Conference Paper

DecIED: Scalable k-Anonymous Deception for IEC61850-Compliant Smart Grid Systems

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... On the other hand, in-network deception technologies are blended in the real system infrastructure to monitor activities of persistent attackers in the infrastructure while misleading and/or confusing them with fake system topology and status information to mitigate or slow down the attacks. Technology of this sort for smart grid systems is still rare even in the academia, except for DecIED [11] and DefRec [12]. The latter requires deep integration of softwaredefined networking and, thus, requires major upgrades in the existing smart grid network architecture. ...
... Section 2 elaborates modernized power grid systems based on IEC 61850 international standards. We then provide a summary of design and implementation of the deception technology for IEC 61850 compliant smart grid systems, called DecIED [11], in Section 3. Discussions on real-world deployment of deception technologies for smart grid systems as well as its effectiveness against high-profile, real-world incidents are made in Section 4. Finally, we conclude the paper in Section 5. ...
... IEC 61850 is the international standard for substation automation and monitoring and is widely adapted by many power grid operators. In this section, because DecIED [11] relies on the characteristics and specification of IEC 61850 standards, we provide an overview of devices that are deployed in the IEC 61850 based smart power grid system. We then discuss communication protocols defined in IEC 61850, namely MMS (Manufacturing Messaging Specification), GOOSE (Generic Object Oriented Substation Event), and SV (Sampled Values). ...
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In recent years, cyber attacks against critical infrastructure have been increasing and are becoming stealthy and persistent. Attackers or malware may be hiding in the system after penetration to collect system information. They would further make lateral and vertical movement to seek target devices under the radar of existing cybersecurity measures. In order to counter such emerging attack vectors, in-network deception technology is attracting attention. In-network deception technology utilizes an apparently real but dummy (often virtual) devices deployed throughout the infrastructure to capture the attackers’ reconnaissance activities. In this paper, we pick one concrete design and implementation of in-network deception technology for IEC 61850 standard compliant smart substation systems in smart grid, named DecIED, and discuss its effectiveness in countering high-profile attacks that were recently witnessed in the real world. The evaluation is conducted based on the MITRE ATT&CK Matrix for industrial control systems, which tabulates phases and tactics of cyberattack against industrial control systems.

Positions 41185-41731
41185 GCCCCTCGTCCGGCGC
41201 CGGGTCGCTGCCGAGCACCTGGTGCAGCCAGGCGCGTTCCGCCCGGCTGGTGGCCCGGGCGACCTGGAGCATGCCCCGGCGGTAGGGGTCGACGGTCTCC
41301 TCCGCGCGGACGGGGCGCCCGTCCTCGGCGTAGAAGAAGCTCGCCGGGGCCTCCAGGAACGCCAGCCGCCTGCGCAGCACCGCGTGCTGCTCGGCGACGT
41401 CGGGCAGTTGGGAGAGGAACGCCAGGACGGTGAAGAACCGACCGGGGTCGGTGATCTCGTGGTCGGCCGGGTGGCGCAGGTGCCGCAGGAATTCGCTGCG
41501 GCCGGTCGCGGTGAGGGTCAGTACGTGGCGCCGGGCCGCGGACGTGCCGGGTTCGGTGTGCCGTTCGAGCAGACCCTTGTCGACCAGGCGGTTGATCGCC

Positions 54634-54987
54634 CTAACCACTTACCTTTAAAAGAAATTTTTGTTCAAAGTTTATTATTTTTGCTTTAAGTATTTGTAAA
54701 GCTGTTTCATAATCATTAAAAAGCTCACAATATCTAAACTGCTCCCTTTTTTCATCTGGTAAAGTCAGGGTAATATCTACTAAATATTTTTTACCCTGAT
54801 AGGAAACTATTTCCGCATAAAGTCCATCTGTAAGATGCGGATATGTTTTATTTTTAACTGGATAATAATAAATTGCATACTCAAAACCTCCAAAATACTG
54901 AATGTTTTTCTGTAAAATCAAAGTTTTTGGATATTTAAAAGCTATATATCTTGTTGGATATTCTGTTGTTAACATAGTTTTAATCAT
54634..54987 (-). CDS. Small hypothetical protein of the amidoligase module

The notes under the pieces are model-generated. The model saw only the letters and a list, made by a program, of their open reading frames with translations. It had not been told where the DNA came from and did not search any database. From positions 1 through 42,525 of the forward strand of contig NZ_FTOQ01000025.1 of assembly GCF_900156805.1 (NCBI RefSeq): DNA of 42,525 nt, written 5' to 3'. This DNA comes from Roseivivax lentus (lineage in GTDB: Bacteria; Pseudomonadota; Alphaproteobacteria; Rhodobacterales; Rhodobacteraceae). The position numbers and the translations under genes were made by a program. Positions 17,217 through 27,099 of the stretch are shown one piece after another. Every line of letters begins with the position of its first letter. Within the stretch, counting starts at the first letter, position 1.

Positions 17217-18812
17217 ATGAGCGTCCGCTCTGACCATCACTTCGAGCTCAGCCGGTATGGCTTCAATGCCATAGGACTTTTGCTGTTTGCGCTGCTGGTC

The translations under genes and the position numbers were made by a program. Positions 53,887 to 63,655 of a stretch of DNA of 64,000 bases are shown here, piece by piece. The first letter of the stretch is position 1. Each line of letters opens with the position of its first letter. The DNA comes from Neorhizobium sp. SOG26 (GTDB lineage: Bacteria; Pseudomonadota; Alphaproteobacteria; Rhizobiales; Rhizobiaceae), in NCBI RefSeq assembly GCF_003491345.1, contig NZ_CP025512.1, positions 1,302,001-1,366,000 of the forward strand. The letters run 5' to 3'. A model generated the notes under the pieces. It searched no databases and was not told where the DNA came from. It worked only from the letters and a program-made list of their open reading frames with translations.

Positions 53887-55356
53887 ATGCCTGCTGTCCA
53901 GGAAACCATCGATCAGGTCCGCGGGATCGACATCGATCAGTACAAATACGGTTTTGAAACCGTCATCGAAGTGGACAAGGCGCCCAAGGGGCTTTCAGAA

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A new standard, defining protocols has been evolving since 1997, called IEC61850. This standard enables several industrial benefits when using an Ethernet network, such as high speed device-to-device communications (i.e. peer-to-peer communications both digital and analog values) within cycles and between different vendors, high-speed processing of analog signals and a common database naming format and structure. This paper will review the fundamentals of IEC61850 protocol including network requirements. It will also discuss three practical applications of IEC61850 protocol such as zone interlocking protection scheme, main-tie-main bus transfer scheme and load shedding scheme. Bus zone interlocking scheme, is an efficient application of IEC61850 GOOSE messaging. In this scheme, the main relay will use definite time overcurrent element and the feeder relay will use time overcurrent element. The main relay selectively is allowed to trip or block depending on location of faults as identified from feeder relays. Main-Tie-Main bus transfer is a common application in industrial facilities. Voltage Main-Tie-Main bus transfer is a very common transfer scheme within industrial facilities. Main-tie-main automatic bus transfer can be applied using two protective relays and IEC61850 GOOSE messaging. A fast load shedding (FLS) scheme rapidly sheds load in a large industrial facility in response to loss of one or more incoming sources in order to avoid complete system collapse while maintaining supply to as much of the process as practical. Unlike undervoltage, underfrequency, or rate of frequency decay load shedding schemes, the fast load shedding scheme can initiate load shedding before the system frequency/voltage declines, which in many cases is essential for maintaining system stability. The fast load shed scheme uses IEC61850 GOOSE communications to collect load and incoming source power information from a very large number of end units at very high speed.
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